Water and Nevada

When you think of Nevada (and that’s ne-va-da, not ne-vah-duh), I bet a clear picture forms in your mind: Las Vegas and its neon lights, slot machines, Elvis, quick divorces and UFO sightings (among other things). Those are all part of it, yes. But did you know Nevada is an outdoor-lover’s paradise? My husband and I moved there in 2014, for this reason. We get about 350 days of sunshine a year. There are mountains, valleys, canyons, hot springs and old-growth forests to hike, bike, camp and explore, year-round, and much of it is pristine due to federal land management, which prevents development. In the summer, it’s warm during the day but cools down at night. Winters are full of skiing and snowboarding. The sunsets are always out of this world.

Notice how I didn’t mention anything that had to do with water? Water is not the same here. Nevada is an alpine desert, and we get the good and bad that comes with it. Water is scarce, both on the ground and coming from the skies. In Reno, where I live, I can count on two hands how many days it rained last year. Summer is hot and dry. I’ve adjusted to this climate without even realizing it; I always carry lotion and chapstick for dry skin, my yard only has native, low water plants and I stick to my designated water use days religiously.

And it’s not like we don’t have water at all – there’s the Truckee River to fish, kayak and float, and Lake Tahoe is only 40 minutes south. Tahoe is a saving grace for sure; a true oasis in the desert and it’s been a vacation spot of Californians for generations. But over the years the lake has become increasingly inaccessible (and less fun) due to overcrowding and overdevelopment. Tahoe’s water is also pure snowmelt, and combined with the depth means the lake never warms over 50 degrees, making it un-swimable for babies like myself.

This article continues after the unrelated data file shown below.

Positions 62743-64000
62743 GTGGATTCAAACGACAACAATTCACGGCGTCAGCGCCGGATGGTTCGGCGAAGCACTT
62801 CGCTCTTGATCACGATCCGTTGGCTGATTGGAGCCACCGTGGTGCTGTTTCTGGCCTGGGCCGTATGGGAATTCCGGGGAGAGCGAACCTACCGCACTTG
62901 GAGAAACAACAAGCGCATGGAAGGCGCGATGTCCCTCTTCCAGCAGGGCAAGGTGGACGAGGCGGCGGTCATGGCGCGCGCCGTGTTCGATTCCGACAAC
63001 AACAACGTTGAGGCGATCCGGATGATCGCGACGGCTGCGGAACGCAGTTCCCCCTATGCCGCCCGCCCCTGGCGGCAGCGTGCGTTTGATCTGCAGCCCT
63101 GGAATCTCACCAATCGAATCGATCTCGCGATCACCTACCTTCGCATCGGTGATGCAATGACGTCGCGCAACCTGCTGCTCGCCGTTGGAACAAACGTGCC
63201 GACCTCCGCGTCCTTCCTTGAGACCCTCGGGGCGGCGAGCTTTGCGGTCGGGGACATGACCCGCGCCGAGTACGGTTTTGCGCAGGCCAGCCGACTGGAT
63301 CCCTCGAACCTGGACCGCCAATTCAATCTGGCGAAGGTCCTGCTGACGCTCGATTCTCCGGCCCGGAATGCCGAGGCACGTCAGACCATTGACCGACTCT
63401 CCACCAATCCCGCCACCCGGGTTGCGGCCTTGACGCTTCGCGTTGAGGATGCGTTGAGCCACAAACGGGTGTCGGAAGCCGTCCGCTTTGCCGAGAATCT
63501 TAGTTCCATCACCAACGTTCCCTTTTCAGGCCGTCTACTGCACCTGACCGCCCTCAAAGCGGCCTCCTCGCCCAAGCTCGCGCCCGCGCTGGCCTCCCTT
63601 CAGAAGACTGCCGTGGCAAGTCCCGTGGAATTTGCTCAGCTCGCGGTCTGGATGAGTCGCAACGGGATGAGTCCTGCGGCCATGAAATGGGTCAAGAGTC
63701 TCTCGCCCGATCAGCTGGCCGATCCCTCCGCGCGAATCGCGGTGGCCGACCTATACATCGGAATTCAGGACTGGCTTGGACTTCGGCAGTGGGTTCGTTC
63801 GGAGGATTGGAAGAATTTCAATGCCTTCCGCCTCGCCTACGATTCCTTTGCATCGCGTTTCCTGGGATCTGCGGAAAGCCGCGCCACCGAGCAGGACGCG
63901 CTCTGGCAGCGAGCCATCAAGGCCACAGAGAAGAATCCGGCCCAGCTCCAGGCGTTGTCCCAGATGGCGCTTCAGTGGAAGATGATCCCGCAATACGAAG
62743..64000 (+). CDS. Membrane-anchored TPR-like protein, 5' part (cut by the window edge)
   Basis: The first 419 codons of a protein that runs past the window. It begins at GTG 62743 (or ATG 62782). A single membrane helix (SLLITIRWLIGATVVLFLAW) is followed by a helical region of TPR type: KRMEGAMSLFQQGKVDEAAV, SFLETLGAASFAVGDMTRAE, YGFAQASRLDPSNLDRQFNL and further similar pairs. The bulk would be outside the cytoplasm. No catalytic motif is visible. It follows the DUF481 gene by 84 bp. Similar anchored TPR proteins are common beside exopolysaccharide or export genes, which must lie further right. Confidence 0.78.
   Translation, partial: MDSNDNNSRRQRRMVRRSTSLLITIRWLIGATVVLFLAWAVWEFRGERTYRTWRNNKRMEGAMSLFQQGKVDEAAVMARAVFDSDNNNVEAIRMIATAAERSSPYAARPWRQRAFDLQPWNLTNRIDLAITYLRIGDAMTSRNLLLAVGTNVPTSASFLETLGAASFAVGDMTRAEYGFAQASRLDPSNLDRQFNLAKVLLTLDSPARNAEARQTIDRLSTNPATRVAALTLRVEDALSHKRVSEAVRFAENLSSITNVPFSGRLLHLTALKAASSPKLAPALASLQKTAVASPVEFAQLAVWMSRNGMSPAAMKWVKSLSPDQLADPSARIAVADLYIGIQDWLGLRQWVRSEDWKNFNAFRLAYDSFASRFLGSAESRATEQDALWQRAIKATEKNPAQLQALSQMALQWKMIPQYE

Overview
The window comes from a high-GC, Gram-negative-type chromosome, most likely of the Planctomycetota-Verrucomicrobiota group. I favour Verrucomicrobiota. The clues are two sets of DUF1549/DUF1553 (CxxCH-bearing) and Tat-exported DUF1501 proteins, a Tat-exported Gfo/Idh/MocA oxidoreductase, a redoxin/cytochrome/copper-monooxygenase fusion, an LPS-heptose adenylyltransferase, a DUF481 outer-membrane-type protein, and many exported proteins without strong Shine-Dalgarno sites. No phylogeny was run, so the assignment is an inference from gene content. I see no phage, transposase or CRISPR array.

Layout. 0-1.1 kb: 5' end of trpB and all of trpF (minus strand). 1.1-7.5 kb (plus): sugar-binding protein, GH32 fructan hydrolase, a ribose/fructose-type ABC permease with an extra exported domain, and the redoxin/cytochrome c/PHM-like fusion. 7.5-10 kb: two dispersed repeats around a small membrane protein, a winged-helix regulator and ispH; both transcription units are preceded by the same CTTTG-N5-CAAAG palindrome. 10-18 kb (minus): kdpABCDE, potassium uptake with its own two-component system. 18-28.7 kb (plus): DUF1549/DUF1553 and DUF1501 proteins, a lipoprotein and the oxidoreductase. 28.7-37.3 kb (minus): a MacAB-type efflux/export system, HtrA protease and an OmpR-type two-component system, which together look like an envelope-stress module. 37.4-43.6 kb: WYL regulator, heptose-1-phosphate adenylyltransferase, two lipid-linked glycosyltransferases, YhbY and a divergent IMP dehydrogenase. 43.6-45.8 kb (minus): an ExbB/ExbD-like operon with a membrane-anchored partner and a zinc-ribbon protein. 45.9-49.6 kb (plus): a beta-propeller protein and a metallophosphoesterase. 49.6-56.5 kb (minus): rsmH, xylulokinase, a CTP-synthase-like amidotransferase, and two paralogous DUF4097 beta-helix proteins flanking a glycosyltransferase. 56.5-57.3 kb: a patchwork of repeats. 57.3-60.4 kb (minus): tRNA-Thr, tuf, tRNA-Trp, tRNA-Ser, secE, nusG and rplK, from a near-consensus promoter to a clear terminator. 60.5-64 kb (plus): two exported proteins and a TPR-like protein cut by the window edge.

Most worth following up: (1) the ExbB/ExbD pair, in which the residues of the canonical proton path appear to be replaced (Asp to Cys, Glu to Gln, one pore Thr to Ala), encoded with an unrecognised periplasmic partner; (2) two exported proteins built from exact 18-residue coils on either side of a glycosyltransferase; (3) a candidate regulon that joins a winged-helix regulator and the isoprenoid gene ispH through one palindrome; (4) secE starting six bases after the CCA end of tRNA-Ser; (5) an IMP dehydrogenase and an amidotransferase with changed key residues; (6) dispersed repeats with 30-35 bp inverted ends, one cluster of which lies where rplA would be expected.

Skiing in Nevada (after a particularly good storm) with Lake Tahoe in the background.

Northern Nevada, like much of California, is dependent on snowfall in the Sierra Nevada Mountains for our water. Nevada has been experiencing different stages of drought for a while now, thanks to climate change. Some parts of the state are worse than others, and it always seems like some not-too-far-away city is under the threat of actually running out of water if there’s no rainfall. The storm predictions always start in the fall, and we all hope for storms with lots of snow for a good ski and snowboard season, but also to create a good snowpack that will melt and fill our reservoirs. The drought the past few years has been rough. But even our recent “Miracle March” wasn’t enough to erase the snow drought from last season, which hadn’t erased it from the year before… and so on.  This seems to be the new normal. Storms bring precipitation, but we’re always playing catch-up from the last storm or two that didn’t bring enough. At least Reno is more fortunate than most of Nevada; we have more water resources to pull from and our proximity to the mountains and higher elevation give us a rain and snowfall advantage when compared with a city like Las Vegas. Our reservoirs are currently full and the outlook for this drought year is optimistic.

That’s why Michigan is so unique. Water is everywhere. It’s part of the culture, and people are connected to it. We all have a water here, whether it’s the Traverse Bay, the Boardman River, Lake Michigan, or for me, Birch Lake- we feel a connection to some body of water for one reason or another. It took moving away and living in a dry climate for me to truly appreciate how lucky this region is to have such an abundant resource, and how intertwined it is with our lives. And don’t get me wrong; I love living in Nevada. There are too many beautiful, serene places to count, and I love the culture. But no matter where I live, I will always miss the waterways of Michigan. A day on Lake Tahoe is never wasted, but a part of me will always wish that when I reach my hand over the side of the boat into the cool depths, I were instead feeling the warm waters of Michigan.

Kirsten Nolet is assisting FLOW this summer as part of a Patagonia-sponsored environmental internship.  She was born in the area and lived here until 2004, and tries to get back as often as she can.  She is currently employed by Patagonia as a stockroom manager and lives in Reno, Nevada.

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